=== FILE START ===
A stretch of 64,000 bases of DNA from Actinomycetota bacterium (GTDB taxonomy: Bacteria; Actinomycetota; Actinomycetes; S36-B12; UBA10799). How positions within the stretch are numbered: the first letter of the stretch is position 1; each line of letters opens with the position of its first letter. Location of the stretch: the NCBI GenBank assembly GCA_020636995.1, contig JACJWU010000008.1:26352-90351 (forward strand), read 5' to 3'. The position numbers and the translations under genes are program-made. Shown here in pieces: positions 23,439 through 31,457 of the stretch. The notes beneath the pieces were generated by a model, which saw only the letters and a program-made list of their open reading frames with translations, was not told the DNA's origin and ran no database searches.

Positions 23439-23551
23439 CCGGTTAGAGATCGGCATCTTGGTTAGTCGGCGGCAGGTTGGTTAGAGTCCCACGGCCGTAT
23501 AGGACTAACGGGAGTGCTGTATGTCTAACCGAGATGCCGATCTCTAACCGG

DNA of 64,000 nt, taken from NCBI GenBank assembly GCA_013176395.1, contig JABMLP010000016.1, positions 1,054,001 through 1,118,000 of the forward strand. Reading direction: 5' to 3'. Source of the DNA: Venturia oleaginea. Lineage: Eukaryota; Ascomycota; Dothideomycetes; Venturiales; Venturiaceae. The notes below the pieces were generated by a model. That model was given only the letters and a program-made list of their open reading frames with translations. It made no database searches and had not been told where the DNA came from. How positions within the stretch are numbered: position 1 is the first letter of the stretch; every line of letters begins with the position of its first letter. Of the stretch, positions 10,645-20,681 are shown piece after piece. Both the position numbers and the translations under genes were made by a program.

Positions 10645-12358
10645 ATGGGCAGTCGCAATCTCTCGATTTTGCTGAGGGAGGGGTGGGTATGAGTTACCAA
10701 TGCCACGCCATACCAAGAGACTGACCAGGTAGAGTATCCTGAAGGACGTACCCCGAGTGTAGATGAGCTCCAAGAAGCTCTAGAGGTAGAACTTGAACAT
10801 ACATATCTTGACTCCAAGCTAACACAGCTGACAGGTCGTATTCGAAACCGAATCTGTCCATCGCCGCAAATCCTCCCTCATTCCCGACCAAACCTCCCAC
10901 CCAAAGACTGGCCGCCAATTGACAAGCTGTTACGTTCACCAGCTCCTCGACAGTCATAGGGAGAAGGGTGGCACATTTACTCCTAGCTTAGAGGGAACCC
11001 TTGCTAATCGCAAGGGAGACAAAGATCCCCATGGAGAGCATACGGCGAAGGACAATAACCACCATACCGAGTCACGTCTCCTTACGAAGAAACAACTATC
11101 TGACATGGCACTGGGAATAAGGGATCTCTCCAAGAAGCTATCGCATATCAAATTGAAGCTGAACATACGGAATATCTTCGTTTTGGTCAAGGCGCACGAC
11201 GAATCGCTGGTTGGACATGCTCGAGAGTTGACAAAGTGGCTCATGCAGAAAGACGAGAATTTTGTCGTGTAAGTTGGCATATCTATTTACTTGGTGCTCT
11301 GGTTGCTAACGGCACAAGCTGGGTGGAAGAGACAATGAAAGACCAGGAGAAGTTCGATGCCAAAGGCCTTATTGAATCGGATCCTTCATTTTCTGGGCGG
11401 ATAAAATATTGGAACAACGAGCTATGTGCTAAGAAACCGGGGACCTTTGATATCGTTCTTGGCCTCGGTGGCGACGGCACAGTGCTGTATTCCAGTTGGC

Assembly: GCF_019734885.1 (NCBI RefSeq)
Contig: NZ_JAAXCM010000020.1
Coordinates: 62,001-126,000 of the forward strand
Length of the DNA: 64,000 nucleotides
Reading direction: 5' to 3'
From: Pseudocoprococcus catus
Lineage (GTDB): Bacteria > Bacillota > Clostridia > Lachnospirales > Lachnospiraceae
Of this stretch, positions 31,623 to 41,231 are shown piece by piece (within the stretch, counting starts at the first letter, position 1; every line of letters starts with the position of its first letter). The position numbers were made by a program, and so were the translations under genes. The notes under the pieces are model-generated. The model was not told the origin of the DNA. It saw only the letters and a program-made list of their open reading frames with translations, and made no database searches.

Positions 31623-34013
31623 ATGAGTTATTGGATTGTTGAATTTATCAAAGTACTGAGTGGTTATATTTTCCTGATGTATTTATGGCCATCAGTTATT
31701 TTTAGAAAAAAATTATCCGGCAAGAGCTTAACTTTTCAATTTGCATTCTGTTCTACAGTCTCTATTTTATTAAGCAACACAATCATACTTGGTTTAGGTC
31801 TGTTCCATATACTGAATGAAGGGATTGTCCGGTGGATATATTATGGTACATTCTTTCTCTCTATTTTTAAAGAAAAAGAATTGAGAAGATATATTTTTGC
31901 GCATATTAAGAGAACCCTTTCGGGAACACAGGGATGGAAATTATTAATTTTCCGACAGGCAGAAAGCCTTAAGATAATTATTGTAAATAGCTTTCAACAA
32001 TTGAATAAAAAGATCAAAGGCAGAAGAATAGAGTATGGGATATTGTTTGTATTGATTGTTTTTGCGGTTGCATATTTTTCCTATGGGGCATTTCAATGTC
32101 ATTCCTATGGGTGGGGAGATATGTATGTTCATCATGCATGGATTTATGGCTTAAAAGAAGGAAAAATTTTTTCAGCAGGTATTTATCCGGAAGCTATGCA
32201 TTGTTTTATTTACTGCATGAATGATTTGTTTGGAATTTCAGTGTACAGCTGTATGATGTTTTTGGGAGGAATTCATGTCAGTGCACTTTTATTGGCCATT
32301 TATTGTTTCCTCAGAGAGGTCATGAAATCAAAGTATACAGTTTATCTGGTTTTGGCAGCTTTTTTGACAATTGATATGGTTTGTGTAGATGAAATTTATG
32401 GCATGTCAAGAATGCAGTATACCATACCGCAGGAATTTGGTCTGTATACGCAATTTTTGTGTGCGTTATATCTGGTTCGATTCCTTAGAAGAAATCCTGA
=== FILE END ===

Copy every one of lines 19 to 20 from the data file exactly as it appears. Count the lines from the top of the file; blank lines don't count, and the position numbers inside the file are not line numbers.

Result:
Length of the DNA: 64,000 nucleotides
Reading direction: 5' to 3'